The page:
Saturday, May 03, 2008

Paying to Work for Them

A friend recently found out that he was not offered a job he had interviewed for and dearly wanted. The job was far below his pay scale, but this didn't matter to him given the other considerations that made it eminently desirable. Trying to temper the disappointment with some humor, I said, "you should call them and tell them there's been a serious misunderstanding. You were under the impression that the salary figure was what you would pay them to work for them... that, in that sense, you had thought the low figure was a pretty good deal." He laughed.

But it got me wondering, could an economy function inversely to the current arrangement - that is, an economy in which each of us pays to do various kinds of jobs of our own choosing? People would want to pay more for the cool jobs or easy jobs or whatever their preference. I could, say, offer a job doing nothing but hanging out at the beach (at the worker's own expense, of course) for the terrific price of one million dollars per year. The most menial and degrading jobs would, on the other hand, cost you very little to do. In fact, the cost of being hired for these jobs may actually fall underneath zero and ultimately entail the employer paying you the worker to do the job.

In the case of my million-dollar job offering for a paying Beach Assessment Consultant, I, in return, could pay someone else to do a less costly, but still desirable, job for them - say $500,000 per year - and pocket the rest. Or even less. I could try to pay as little money as possible by doing more menial tasks for, say, the price of $100 per year. As I saved money over the years from payments from a package of high-end to low-end jobs, I could eventually take the savings and seek out a new employer offering a position of Rainforest Wonders Analyst at the cost to me of, say, $800,000 per year hiking in tropical rainforests and sipping local rums on lush ecolodge verandas, the skies rich with macaws and toucans.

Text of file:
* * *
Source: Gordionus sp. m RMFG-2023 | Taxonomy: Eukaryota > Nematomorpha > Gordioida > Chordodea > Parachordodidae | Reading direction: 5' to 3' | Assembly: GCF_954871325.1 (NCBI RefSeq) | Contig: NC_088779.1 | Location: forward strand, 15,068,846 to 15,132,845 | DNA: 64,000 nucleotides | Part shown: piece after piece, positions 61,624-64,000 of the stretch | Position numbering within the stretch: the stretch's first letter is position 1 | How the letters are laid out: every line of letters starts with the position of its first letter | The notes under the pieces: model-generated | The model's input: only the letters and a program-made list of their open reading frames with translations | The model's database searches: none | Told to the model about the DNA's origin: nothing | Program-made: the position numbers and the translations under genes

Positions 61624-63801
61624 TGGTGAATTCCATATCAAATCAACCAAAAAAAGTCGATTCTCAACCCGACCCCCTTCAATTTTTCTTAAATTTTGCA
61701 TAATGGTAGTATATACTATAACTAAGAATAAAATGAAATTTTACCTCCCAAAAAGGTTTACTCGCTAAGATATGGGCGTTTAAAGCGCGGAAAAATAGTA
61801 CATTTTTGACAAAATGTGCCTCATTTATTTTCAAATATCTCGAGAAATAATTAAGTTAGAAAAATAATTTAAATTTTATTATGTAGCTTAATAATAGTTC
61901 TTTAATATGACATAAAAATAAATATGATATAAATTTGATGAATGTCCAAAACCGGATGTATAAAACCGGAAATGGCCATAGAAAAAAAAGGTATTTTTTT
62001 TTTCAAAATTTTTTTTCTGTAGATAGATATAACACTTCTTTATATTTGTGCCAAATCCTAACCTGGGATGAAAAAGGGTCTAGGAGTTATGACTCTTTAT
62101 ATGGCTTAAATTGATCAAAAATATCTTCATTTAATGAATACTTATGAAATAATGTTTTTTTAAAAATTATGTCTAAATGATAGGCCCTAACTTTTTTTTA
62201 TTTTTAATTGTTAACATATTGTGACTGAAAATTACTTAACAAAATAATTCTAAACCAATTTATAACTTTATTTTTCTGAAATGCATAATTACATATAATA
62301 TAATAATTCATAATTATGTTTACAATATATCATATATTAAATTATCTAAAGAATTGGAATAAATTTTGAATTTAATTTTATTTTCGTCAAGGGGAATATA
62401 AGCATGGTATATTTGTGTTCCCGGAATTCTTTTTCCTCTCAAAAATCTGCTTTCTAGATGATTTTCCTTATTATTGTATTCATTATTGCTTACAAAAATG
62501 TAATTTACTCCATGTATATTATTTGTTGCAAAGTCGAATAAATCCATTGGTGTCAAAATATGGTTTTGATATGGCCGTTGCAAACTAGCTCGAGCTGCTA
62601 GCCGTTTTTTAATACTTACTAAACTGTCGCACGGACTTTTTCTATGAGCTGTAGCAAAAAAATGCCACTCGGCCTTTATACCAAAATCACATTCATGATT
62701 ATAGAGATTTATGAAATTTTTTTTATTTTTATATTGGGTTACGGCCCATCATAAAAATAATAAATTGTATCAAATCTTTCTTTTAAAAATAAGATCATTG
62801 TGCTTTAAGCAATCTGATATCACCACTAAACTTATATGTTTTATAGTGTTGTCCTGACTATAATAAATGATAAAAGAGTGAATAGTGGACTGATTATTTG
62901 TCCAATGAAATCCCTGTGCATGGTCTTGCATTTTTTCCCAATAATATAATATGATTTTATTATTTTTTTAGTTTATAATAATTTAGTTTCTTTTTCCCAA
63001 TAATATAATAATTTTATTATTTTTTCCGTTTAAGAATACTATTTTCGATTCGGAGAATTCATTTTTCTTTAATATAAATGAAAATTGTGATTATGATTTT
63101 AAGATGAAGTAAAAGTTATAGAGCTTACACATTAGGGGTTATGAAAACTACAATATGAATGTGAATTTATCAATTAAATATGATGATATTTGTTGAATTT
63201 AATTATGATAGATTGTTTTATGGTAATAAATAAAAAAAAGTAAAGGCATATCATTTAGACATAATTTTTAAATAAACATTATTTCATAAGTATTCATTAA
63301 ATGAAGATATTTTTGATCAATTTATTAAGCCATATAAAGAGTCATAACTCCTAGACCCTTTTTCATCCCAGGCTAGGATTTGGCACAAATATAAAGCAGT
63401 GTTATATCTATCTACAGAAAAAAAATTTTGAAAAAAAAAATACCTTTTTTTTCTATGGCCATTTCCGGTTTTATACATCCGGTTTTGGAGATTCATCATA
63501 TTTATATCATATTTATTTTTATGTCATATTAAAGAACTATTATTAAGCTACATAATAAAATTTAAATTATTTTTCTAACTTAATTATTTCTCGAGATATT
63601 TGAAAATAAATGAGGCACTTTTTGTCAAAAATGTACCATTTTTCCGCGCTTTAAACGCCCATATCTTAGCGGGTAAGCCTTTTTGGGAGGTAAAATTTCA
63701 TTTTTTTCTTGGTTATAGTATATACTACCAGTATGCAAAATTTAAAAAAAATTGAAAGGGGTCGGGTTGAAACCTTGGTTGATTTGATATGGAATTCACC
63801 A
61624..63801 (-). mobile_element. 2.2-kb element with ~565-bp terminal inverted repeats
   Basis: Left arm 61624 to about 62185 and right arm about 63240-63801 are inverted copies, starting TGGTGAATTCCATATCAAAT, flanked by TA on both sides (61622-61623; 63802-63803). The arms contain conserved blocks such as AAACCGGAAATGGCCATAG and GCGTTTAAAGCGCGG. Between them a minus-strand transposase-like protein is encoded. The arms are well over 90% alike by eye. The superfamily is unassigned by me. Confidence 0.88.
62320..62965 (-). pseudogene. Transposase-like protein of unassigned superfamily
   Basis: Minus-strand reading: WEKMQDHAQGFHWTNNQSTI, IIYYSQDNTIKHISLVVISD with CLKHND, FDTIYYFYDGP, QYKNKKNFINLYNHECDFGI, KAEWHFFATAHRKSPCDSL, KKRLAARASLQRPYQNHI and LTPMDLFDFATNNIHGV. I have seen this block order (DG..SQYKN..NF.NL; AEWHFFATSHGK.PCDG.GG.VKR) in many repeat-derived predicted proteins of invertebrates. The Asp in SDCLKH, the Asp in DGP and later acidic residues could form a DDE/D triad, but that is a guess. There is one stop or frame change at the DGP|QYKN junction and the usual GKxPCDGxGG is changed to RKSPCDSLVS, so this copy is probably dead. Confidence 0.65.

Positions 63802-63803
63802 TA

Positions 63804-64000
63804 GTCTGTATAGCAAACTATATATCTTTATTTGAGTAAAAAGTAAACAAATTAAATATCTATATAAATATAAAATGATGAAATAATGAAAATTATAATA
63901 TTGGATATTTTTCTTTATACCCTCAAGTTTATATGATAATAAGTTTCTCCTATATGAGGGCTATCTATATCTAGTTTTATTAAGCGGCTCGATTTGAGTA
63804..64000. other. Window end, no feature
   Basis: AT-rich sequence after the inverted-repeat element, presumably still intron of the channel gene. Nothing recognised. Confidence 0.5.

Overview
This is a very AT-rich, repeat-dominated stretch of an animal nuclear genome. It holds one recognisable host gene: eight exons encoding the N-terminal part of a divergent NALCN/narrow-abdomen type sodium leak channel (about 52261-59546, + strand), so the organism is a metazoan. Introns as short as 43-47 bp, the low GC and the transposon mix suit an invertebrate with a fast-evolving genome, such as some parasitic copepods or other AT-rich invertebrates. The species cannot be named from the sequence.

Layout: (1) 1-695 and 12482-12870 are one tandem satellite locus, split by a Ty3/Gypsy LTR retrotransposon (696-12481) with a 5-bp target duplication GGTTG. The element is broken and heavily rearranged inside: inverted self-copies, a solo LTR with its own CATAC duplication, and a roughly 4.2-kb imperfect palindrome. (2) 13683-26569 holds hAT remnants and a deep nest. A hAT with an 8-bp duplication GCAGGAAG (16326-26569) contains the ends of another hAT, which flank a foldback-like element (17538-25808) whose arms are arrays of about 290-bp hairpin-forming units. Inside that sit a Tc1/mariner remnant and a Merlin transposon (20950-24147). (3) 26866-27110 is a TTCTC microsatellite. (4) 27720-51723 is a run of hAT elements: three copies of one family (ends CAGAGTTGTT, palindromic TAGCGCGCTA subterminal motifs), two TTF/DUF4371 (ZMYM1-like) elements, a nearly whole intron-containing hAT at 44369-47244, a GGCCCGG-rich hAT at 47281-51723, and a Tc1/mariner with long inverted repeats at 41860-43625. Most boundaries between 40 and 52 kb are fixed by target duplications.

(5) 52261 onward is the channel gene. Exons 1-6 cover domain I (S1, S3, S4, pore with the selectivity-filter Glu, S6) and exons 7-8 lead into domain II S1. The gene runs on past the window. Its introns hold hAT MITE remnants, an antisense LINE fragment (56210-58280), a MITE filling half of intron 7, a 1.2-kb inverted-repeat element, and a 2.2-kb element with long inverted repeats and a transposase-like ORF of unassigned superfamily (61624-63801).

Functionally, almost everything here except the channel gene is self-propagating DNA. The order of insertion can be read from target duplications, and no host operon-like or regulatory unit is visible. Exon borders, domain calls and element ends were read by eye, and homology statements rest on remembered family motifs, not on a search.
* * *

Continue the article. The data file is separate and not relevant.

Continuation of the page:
MT said...

I think the state would then have to pay taxes to citizens or else invest each with an inheritance, either of cash or title over a job position to fill, which would represent an asset and potential source of income in this economy. Would jobs have to be accredited by the state? Could that be efficient? I doubt it. Land title or real property seems to be the asset on which our economy traditionally based. You can charge others to pass through, you can build, harvest and/or horde and sell or trade the surplus. I think we'd need to do away with the very possibility of that economy under your scheme,helmut, or else watch it rise in parallel to eventually supplant the one you had in mind. That would mean no private property. Supposedly there are gift economies and cultures that don't seem to have our concept of private property among indigenous peoples. It might be that something like what you have described is in effect in one of these places. I myself have theorized bloggily about prestige and influence together (perhaps in a way we could equate with "soft power") being the fundamental currency of society--why teaching and journalism pay less in money (because they pay more in prestige and influence). So I'm inclined to see our money-based economy as makeshift and wouldn't be surprised if there were other socially stable ways of spending it.

helmut said...

Maybe you don't necessarily need regulation - in the simple version of an economy of pay-to-work. Treat it truly as a market economy (rather than our sort of actual market economy in which the state does subsidize its favorite industries for reasons of political expediency and, less cynically, real market failures). Not that market failures and the need for regulation wouldn't occur. I just don't have the energy to think that part through further.